No Risk, No Reward or Safety in Numbers, Daniel D. Brown, 2019

The title is meant to embody the dual possible fates of that lone fish racing from the school. Schooling evolved for a reason, as there can certainly safety in numbers in this scenario. Unless the sharks devour the entire school (google “baitball” from Sir David Attenborough’s Blue Planet). But perhaps if it swims fast enough it may escape being lunch. Or it may just make itself a target. I think this duality can serve as a metaphor to many aspects of our own lives as well, if you use your imagination.
I built this piece over the course of a few weeks, the process of which I documented with more stories than I’ve ever made (see “Sharks!” highlight on my profile). My inspiration came from both Blue Planet and from a photo of unknown provenance I saw online showing sharks swimming through a school of fish. One of my goals was to use different tools and clashing styles, with no idea how the final piece would look together. I was filled with trepidation starting it, just because of the complexity of scrollsaw work in the fish layers. But it wasn’t as difficult as I feared. I did make the fish bigger than planned, due to the exponential increase in the number of cuts with decreasing fish size.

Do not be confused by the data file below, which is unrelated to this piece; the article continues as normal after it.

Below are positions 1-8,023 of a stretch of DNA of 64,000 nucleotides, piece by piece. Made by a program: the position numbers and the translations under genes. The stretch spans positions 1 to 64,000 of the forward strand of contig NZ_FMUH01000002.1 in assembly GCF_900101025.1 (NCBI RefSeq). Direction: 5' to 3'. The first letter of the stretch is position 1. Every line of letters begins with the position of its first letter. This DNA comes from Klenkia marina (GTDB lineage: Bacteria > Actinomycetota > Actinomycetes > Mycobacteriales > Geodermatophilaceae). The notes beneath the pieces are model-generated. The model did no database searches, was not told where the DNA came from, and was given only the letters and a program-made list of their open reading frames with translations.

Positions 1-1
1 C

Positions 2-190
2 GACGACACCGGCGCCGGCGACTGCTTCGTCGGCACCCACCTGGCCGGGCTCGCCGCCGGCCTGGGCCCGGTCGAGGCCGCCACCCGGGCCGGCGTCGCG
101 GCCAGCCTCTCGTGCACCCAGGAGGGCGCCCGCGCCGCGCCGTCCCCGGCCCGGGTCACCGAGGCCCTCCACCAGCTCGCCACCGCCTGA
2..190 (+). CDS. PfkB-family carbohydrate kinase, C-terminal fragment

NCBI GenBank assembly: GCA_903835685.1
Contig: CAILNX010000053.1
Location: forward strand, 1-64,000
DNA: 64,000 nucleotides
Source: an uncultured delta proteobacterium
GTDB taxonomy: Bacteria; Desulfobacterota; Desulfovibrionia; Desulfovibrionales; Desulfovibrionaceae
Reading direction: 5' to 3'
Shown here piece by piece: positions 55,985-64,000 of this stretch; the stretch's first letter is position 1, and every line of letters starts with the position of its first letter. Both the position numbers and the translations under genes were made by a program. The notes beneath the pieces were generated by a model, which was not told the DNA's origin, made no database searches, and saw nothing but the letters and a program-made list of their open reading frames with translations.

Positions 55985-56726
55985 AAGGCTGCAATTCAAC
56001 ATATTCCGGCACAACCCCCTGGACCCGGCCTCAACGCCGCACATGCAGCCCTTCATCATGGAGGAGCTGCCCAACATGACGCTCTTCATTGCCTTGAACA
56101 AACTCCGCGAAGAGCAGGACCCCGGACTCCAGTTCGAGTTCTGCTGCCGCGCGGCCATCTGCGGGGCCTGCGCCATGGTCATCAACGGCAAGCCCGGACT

I drew the initial design in illustrator, making many versions of one fish using the new “puppet warp” tool. The fish are built of three two-tone layers, with an alternating gradient of tones (i.e. mahogany/walnut, red oak/mahogany, ash/red oak – from bottom to top). These were scrollsawed. 
The blacktip reef sharks were made from a single piece of ash, first roughed out on the bandsaw, then power-carved with various Dremel burrs and some hand carving. The fin details were all pyrography using @tamarynart’s wood burner. The ocean floor is a nice piece of “curly” maple I had that I thought would be nicely reminiscent of both a sandy floor and the caustic light refracted from waves above. Finally, the walnut frame was power carved using @kutzall carving dishes on an angle grinder. The scene was finished with minwax gloss and the frame with Arm-R-Seal semi-gloss.